The Magazine

No Mo’ Cuomo?

Rob Astorino tries for an upset.

Sep 1, 2014, Vol. 19, No. 47 • By MICHAEL WARREN
Widget tooltip
Single Page Print Larger Text Smaller Text Alerts

Queens, N.Y.
Peter Tu is thrilled about meeting with Rob Astorino, the Republican candidate for governor of New York. Tu is the executive director of the Flushing Chinese Business Association and a leader in the large Chinese-American community in Queens. He’s also a self-professed Democrat. But he’s nonetheless starstruck by Astorino.

Rob Astorino speaking to reporters outside the state capitol

Rob Astorino speaking to reporters outside the state capitol

AP Mike Groll

“He is a movie star!” Tu says, several times, as he introduces the Republican. With his perfectly parted hair and sonorous tenor, the 47-year-old Astorino may look and sound the part, but the Westchester County executive spent his career not in movies but in sports radio, founding and heading up New York’s ESPN radio station. And despite Tu’s excitement over meeting a big-timer, Astorino is still relatively unknown just two-and-a-half months before the election. In one recent poll, more than half of respondents said they didn’t know enough about Astorino to have an opinion of him.

But things may be changing. “These are the kind of meetings that weren’t being granted six months ago, but now people are starting to think that we’ve got a chance to win,” the candidate tells me as we leave the Chinese business group meeting in Flushing. Later in the day, Astorino does a walking tour of a strip of South Asian-owned jewelry and clothing shops in Jackson Heights, and an honest-to-God entourage of Indian men are following close behind, eagerly craning their necks and snapping photos on their phones. At a lunch stop in Corona, a working-class neighborhood where Astorino’s mother grew up, restaurant staff and customers approach to get their pictures taken with the candidate. “For our Facebook page,” gushes the hostess. One college-bound teen from Long Island is there with his family and asks politely for a photo. Astorino obliges, wishes the kid good luck as he heads off to school, and adds, “Don’t forget to vote absentee!”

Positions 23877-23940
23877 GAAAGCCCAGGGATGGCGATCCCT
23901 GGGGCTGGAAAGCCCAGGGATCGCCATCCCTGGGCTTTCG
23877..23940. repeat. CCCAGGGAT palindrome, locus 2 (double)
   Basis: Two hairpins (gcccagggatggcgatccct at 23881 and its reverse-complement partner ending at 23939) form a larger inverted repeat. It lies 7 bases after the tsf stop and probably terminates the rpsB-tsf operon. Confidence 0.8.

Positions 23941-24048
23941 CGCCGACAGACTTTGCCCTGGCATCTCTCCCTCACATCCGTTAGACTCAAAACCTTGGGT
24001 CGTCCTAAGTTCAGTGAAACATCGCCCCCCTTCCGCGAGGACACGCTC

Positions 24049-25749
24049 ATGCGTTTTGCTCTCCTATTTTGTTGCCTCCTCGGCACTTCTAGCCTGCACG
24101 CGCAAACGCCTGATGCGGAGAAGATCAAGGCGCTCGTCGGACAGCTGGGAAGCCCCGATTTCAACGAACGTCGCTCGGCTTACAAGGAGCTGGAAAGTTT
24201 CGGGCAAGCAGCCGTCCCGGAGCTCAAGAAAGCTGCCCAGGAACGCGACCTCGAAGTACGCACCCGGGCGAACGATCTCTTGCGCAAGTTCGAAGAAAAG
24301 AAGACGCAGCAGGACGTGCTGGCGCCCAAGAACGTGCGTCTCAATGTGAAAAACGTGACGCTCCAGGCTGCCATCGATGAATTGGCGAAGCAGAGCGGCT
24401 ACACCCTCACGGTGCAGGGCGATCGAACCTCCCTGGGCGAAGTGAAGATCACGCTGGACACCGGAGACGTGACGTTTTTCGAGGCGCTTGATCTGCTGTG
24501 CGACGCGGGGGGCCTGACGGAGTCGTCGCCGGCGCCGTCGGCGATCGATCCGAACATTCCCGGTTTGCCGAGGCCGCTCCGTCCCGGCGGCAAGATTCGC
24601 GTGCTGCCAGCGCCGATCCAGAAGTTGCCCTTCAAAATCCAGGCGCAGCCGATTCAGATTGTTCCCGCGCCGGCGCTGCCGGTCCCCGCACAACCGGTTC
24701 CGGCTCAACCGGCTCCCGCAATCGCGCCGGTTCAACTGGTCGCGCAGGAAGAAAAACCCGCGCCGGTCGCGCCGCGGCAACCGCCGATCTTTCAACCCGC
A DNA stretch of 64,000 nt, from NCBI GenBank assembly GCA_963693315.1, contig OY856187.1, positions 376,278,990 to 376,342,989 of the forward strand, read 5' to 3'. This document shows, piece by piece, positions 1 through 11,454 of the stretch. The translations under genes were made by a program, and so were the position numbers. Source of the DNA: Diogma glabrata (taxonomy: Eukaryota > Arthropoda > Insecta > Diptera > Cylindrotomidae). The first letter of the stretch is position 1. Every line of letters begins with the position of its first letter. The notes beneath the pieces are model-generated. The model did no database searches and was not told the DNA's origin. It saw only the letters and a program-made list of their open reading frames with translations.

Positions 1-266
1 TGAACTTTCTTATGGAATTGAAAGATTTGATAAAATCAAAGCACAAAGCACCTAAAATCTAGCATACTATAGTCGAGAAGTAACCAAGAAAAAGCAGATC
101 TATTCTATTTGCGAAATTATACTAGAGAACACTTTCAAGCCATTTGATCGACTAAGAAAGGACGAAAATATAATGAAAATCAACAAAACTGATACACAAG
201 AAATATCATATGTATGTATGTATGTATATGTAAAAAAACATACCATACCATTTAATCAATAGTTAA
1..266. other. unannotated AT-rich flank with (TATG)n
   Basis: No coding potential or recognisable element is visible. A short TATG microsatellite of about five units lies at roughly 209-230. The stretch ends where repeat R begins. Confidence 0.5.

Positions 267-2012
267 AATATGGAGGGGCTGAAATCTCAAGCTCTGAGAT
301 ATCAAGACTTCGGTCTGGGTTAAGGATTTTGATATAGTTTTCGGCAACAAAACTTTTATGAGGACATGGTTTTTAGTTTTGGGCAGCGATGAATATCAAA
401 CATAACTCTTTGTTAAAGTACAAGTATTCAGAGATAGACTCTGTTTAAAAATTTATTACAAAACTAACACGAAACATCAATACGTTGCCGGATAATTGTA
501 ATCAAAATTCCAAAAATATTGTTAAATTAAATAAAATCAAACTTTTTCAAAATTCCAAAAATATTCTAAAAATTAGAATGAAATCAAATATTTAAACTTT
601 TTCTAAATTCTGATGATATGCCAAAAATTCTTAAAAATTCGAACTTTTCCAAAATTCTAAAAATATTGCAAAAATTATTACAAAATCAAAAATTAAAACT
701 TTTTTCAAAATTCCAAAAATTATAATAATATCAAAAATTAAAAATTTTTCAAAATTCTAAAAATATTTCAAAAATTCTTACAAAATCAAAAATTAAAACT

Of course, he’ll need more than attention in his bid to unseat Democratic governor Andrew Cuomo. Since Astorino announced he was running in March, Cuomo has led by at least 30 points in nearly every poll. The latest survey, from Quinnipiac, shows Cuomo with 56 percent support and Astorino with 24. The best polling news for the Republican in months came in July, when the New York Times and CBS News found him trailing by “only” 24 points.

But better, possibly game-changing news for Astorino also came that month, when the Times revealed that federal prosecutors were investigating Cuomo and his aides over the abrupt closure of a powerful anticorruption commission. Cuomo himself established the 25-member Moreland Commission in July 2013 as an answer to the state’s culture of corruption, a way of, in the words of the governor and a big banner behind him at the press conference, “restoring public trust.” The commission made it into Cuomo’s campaign ads, with the governor pitching an “independent commission” led by “top law enforcement officials” to “clean up the legislative corruption in Albany.”

But as the Times reported, the commission’s investigations into campaign-finance law violations were “hobbled” once it began looking into officials connected with Cuomo. In one instance, the commission subpoenaed an ad-buying firm while investigating the activities of the state Democratic party. The firm, however, had also done work for Cuomo’s 2010 campaign for governor. According to the Times, a senior Cuomo aide called one of the commission’s co-chairs and told him to “pull back” the subpoena. The subpoena, the paper reports, was “swiftly withdrawn.” It would be one of several questionable interventions into the anticorruption panel’s activities by the governor’s office. In March 2014, Cuomo shut down the Moreland Commission entirely, nine months before its proposed closure, prompting the Manhattan U.S. attorney’s office to investigate.

If the federal investigation into Cuomo and the Moreland Commission becomes a full-fledged scandal, it could be the boon Astorino’s been looking for. New Yorkers are already fed up with their corrupt state government—Quinnipiac finds more than 80 percent say corruption is a “very” or “somewhat serious” problem. Since 2010, nine current or recent members of the state assembly have been convicted on corruption charges ranging from tax evasion to bribery to mail fraud. The former Democratic state senate majority leader was found guilty of embezzling millions of dollars from public health clinics. But for Astorino, the Moreland Commission investigation tops them all.

“He puts together an anticorruption commission and corrupts it,” Astorino says. “That tells you everything you need to know about New York.”

Recent Blog Posts

The Weekly Standard Archives

Browse 19 Years of the Weekly Standard

Old covers